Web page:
Gardening When Dealing with Chronic Pain Issues
June 25, 2021
Harrison A. Linder, M.D., and William S. Raoofi, M.D., are both board certified pain management specialists with The Center for Interventional Pain Medicine at Mercy. They provide leading edge and minimally invasive treatment options for patients with disorders resulting in chronic pain. Recently, Good Housekeeping magazine, as part of a story on practical home and garden tools for people with chronic pain (like arthritis and joint pain), asked Drs. Linder and Raoofi for insights…
Can you address why it is often important to stay active if you live with chronic pain?
Dr. Linder: Staying active is extremely important to maintain function and strength. Consistent physical activity has also been shown to decrease pain scores and improve overall mental health. Physical activity promotes blood flow to muscles and underlying tissues, and it helps to keep joints loose and promote normal range of motion. While a more sedentary lifestyle may at first seem like a logical choice, as it will help avoid trigger of pain, it can lead to increasing levels of muscle tension and joint tightness, ultimately leading to worsening pain and decreasing function. In regards to my own patients, I would much rather they continue their previous activities and stay active, rather than cut back and become too sedentary. The important thing is for patients to pay attention to their bodies and how they are feeling. Low level chronic aches and pains during activity and exercise is expected and normal, but as soon as pain intensifies or changes in nature, they have likely reached their limit and it is time to take a break.
Dr. Raoofi: Staying active is important for any person’s overall health, but activity for patients with chronic pain is particularly important for their mental wellbeing and quality of life. Decreased activity can lead to things such as muscle loss or atrophy which leads to an increased risk of injury with regular activities of daily life, as well as debility. This can lead to a viscous cycle of disability and depression which reduces further movement and activity, causing more pain.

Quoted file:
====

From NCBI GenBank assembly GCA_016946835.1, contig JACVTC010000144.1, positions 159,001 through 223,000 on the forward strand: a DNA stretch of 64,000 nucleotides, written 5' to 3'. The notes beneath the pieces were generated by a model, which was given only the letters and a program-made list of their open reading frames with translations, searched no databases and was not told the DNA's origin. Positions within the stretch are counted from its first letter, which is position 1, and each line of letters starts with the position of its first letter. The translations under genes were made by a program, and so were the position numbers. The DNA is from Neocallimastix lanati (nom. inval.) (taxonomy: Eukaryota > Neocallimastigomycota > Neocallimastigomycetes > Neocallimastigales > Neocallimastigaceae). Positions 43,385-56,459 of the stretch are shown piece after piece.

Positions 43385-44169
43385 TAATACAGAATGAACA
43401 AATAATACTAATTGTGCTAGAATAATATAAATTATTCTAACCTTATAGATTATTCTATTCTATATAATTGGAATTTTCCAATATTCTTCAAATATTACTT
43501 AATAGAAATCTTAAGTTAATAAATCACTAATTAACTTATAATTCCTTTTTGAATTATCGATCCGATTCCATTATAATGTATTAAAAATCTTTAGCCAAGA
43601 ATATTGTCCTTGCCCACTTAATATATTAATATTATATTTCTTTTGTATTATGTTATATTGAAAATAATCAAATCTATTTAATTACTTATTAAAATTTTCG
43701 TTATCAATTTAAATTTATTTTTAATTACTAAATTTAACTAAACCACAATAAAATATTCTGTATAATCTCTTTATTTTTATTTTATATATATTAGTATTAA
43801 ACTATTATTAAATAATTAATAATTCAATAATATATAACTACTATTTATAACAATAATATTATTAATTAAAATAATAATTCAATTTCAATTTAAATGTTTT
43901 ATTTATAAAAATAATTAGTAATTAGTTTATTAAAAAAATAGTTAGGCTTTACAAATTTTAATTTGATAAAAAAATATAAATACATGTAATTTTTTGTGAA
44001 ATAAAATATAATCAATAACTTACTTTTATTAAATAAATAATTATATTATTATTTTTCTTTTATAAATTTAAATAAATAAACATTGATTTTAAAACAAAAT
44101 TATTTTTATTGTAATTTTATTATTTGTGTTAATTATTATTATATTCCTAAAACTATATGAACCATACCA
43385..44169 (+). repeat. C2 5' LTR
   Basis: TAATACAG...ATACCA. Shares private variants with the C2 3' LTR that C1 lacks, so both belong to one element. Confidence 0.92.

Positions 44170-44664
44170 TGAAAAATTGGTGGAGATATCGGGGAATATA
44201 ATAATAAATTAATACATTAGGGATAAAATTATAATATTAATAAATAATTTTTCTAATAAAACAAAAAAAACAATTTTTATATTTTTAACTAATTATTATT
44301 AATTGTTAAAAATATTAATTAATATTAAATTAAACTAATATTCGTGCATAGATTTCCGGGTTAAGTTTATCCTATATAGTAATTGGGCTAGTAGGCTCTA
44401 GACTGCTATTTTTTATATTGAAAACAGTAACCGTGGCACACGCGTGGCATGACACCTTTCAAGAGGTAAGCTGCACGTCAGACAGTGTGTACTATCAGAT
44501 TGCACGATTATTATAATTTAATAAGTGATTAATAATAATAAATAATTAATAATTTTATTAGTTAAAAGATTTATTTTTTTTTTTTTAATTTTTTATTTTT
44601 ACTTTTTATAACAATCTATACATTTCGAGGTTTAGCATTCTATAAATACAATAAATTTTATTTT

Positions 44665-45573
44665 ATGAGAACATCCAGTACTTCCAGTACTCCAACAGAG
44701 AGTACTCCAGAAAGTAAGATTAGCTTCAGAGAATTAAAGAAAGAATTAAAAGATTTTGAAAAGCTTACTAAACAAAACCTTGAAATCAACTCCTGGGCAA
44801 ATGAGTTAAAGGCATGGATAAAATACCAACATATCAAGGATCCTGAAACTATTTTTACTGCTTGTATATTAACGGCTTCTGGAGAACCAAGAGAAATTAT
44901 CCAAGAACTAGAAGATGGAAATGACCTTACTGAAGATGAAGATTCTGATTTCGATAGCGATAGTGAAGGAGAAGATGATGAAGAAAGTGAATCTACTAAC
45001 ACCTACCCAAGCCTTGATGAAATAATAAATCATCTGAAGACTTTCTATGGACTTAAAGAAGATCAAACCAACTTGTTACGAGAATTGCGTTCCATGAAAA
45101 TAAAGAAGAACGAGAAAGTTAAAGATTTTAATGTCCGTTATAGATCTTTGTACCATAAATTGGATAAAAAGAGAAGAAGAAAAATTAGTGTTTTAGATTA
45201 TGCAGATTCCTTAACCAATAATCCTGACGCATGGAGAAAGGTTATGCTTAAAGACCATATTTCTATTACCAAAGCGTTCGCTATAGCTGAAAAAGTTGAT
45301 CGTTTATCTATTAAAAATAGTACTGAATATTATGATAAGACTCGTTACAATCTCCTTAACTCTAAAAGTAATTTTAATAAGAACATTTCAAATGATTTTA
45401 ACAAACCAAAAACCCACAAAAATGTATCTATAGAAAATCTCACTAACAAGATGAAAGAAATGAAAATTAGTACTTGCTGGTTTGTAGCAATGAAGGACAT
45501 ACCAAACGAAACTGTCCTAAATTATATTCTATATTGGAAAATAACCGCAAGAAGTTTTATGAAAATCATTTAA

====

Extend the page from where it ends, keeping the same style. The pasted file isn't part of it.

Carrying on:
How can living with chronic pain interfere with a person's ability to stay active?
Dr. Linder: The obvious answer is that chronic pain can make activities – even simple daily activities we all take for granted – painful and arduous. Often times, patients with chronic pain develop behavior patterns that help them function, by avoiding certain activities and changing the way they go about performing others. While this is certainly helpful, and adaptation is important, it can easily escalate to the point that patients are minimally active and constantly scared “of doing too much”. Chronic pain can effect an individual’s ability to get good, restful sleep, which leads to fatigue and can further worsen ongoing pain. Pain and lack of sleep can then contribute to decreased motivation and a depressed mental state, which stops many people from making the effort to stay active.
Dr. Raoofi: Chronic pain can make activities that were once enjoyable less enjoyable because of the pain. Many people are discouraged from staying active when they find it difficult to modify their activities to make them more tolerable. This can lead to depression or a lack of motivation to engage in activity.
What kinds of features should people with chronic pain look for in home and garden tools? (Easy-to-grip handles? Comfort? Things that minimize pressure on the joints?)